I normally get round to writing up projects when they finish. However, in the case of Fortuna II, I think that a few interim ‘position reports’ are needed.
After hauling Fortuna out at Baltic Wharf in August 2013 I stripped off her paint, removed a few obviously rotten planks and undertook a detailed condition assessment. She had suffered, as is all too frequently the case, from rainwater damage. Basically sound below the waterline, but failing at the deck margins, work required included: new frame heads more or less all-round; beam shelf repairs; a rebuild of the deck step which had failed and about 450′ of above-waterline planking. Most of the electro mechanical systems (with the exception of the engine) were rejected and the tankage, wiring and plumbing systems slated for replacement.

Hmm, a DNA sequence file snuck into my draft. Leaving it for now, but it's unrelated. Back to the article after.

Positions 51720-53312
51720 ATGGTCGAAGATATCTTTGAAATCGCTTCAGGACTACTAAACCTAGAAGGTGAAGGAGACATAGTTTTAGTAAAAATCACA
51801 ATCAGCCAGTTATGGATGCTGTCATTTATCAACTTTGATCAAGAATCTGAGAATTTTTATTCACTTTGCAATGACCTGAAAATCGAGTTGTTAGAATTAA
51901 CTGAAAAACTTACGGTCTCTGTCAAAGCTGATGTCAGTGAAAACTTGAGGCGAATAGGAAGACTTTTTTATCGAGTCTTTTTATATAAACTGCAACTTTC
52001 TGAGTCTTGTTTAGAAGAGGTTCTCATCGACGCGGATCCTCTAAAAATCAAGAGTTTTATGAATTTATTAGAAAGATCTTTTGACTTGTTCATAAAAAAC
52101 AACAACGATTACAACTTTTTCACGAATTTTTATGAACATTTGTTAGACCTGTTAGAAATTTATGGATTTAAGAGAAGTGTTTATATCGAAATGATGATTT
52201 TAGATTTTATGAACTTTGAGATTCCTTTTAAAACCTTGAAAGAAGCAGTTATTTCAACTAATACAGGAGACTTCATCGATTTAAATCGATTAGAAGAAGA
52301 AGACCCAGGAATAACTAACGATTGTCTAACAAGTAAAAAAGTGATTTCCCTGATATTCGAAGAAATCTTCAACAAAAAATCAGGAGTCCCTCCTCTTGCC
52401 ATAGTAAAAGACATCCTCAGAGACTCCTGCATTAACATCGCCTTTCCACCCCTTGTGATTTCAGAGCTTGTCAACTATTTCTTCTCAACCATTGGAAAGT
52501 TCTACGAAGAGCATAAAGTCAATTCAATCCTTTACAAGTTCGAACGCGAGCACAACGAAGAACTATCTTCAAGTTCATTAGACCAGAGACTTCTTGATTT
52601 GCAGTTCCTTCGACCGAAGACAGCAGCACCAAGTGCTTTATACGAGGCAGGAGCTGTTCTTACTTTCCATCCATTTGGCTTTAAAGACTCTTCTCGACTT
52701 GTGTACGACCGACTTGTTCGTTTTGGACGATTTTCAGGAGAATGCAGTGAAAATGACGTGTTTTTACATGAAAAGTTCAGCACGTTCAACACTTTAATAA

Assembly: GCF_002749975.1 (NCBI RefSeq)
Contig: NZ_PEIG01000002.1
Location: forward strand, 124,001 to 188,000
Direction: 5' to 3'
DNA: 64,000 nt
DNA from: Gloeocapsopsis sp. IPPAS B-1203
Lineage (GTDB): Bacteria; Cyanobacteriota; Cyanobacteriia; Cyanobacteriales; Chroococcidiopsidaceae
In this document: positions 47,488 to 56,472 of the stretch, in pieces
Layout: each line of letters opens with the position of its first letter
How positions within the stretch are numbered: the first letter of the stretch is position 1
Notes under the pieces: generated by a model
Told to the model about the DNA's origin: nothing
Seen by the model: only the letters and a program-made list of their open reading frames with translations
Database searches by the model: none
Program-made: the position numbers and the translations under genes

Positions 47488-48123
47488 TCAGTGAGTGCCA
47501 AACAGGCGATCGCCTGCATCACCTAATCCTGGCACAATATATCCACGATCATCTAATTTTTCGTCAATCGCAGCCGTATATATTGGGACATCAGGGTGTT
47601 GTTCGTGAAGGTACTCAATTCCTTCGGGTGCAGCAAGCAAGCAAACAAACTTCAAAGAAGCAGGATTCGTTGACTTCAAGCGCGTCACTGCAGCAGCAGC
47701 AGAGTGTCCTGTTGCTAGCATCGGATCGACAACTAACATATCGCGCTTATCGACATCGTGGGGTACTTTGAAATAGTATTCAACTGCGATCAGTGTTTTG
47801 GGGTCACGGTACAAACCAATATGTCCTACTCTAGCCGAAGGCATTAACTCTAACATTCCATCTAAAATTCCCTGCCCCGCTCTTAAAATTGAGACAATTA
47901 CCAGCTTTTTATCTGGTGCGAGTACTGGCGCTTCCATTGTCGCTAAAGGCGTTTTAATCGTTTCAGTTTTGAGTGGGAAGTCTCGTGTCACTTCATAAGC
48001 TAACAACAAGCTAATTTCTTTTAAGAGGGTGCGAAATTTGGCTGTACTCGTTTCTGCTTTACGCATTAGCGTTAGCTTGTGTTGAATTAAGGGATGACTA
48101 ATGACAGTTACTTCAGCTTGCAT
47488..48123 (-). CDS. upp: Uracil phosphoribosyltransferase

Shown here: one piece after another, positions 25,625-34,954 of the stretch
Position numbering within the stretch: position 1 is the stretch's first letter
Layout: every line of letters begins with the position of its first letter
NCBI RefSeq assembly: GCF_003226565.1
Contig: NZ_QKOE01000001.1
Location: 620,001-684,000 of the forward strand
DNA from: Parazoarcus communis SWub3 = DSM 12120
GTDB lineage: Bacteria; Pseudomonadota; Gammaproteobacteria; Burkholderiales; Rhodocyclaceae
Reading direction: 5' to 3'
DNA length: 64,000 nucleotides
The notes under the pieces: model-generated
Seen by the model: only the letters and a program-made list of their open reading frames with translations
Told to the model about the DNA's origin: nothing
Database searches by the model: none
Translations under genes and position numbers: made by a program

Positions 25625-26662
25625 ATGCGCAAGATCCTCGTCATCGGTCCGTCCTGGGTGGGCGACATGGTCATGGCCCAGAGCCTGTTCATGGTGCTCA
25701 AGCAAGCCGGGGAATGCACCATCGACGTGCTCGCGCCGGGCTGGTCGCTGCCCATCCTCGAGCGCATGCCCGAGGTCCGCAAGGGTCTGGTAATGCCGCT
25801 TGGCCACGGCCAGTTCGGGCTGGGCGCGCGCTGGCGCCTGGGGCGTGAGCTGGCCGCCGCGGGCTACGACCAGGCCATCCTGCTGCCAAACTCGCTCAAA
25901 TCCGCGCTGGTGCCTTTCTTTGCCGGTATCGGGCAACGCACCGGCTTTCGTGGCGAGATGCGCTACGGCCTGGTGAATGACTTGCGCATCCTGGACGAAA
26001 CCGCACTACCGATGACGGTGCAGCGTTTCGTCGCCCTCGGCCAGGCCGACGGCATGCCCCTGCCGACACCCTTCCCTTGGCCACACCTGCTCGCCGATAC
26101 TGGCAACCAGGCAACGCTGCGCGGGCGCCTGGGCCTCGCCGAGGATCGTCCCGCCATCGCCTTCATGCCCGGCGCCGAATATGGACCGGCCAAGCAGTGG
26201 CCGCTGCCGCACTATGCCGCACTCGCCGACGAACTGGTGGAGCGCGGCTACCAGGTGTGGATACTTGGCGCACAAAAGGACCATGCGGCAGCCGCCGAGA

How we identified the need for a new deck is a good example of how, once you start on a restoration intending to create a boat that will be sound for a good few years, things often snowball. The deck, tongue and groove western read cedar currently sheathed in glass/epoxy was basically waterproof and in order. However, there were a large number of raised (but currently intact) blisters.
The cause was the galvanised nails used to secure the deck planking. The galvanisation had (after 55 years) failed and the nails, starting to rust, had expanded and forced their way out of the top of the deck. Replacing the deck two or three years after she gets re-launched would not make sense, digging out the nails was not viable – so a new deck went on the job list.
Anyway, here are a few pictures.